The United States’ inability to effectively combat the coronavirus pandemic is already forcing lasting changes in the entertainment industry. The latest stems out of a new deal between AMC Theaters and Universal Pictures, which will see the theatrical exclusivity for newly released movies reduced to just 17 days.
As The Hollywood Reporter reports, the deal only applies to AMC’s US locations, but covers releases from both Universal and Focus Features. After a 17-day period that must include three separate weekends, the studios will have the option to make their movies available as video on demand rentals. While details are largely being kept undisclosed, it appears AMC will receive a revenue share from the VOD streaming.
This marks a huge about-face for AMC, which had frequently threatened to boycott studios that chose to circumnavigated the longstanding three-month theatrical exclusivity policy. Along with Regal, AMC initially said it would refuse to screen Universal productions after the studio released Trolls: World Tour straight to VOD back in April. However, with the VOD debut proving a massive financial success and theaters’ continually moving the goalpost for a reopening as they fall deeper into the red, the world’s largest cinema chain may have been left with little choice.
Beyond creating an outline for how exhibitors and studios may approach business as the pandemic drags on, the pact is likely to set standards for the future of films writ large. Though specifics are scare, the deal is said to stretch multiple years, signaling what could become a new standard for Hollywood.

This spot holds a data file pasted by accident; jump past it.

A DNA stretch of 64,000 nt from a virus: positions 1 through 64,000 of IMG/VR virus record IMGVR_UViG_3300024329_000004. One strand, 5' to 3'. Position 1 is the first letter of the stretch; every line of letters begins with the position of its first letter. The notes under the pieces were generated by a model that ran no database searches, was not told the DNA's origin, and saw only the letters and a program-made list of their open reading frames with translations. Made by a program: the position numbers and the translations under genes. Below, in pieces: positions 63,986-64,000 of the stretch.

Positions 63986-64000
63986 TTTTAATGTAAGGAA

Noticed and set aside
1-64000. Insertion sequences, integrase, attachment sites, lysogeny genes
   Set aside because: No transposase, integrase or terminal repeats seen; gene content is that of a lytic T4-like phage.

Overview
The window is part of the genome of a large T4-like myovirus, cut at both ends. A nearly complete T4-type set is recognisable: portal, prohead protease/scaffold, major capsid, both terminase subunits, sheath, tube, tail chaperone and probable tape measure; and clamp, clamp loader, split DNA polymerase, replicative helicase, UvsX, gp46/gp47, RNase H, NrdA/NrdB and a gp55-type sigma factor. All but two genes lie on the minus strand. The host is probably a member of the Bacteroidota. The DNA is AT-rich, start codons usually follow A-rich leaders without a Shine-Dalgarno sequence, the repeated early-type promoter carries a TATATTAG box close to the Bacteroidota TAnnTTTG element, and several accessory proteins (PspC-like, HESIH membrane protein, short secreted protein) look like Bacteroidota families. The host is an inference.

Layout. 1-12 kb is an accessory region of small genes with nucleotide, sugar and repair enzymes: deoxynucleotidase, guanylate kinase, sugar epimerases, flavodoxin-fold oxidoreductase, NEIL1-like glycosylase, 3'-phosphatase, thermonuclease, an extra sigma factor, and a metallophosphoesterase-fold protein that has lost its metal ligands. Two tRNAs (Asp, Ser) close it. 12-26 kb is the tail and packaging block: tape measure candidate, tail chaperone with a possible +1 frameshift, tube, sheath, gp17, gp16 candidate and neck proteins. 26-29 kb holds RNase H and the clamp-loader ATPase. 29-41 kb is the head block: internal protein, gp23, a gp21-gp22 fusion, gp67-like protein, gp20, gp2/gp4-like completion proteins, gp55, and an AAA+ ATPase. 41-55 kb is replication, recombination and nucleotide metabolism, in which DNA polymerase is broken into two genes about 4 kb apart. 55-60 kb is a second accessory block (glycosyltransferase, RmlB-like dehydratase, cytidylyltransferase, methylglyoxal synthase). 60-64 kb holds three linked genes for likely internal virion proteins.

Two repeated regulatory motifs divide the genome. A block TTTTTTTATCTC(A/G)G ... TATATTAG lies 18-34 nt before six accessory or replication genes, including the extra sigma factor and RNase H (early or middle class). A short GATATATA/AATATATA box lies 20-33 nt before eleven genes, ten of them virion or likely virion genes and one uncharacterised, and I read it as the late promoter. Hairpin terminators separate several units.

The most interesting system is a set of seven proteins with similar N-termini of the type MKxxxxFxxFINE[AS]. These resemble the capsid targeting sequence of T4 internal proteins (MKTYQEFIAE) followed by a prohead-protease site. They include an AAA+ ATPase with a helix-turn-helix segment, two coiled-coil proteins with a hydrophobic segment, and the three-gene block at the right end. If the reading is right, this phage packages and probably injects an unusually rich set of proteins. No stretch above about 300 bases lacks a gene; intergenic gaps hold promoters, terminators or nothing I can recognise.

In a joint statement, AMC and Universal expressed a “shared commitment to a mutually beneficial long-term partnership that is focused on serving consumers worldwide, while preserving and enhancing the theatrical experience.” Added AMC CEO Adam Aron,
“AMC enthusiastically embraces this new industry model both because we are participating in the entirety of the economics of the new structure, and because premium video on demand creates the added potential for increased movie studio profitability, which should in turn lead to the green-lighting of more theatrical movies. This multi-year agreement preserves exclusivity for theatrical viewing for at least the first three weekends of a film’s release, during which time a considerable majority of a movie’s theatrical box office revenue typically is generated.”
The hope is that the new deal will secure sustainable revenue streams for both the studio and the cinema chain, while also servicing the changing needs of consumers and “preserving and enhancing the theatrical experience.” The companies will next negotiate an agreement for AMC locations in Europe in the Middle East; surely it won’t be long before other studios and exhibitors follow suit.
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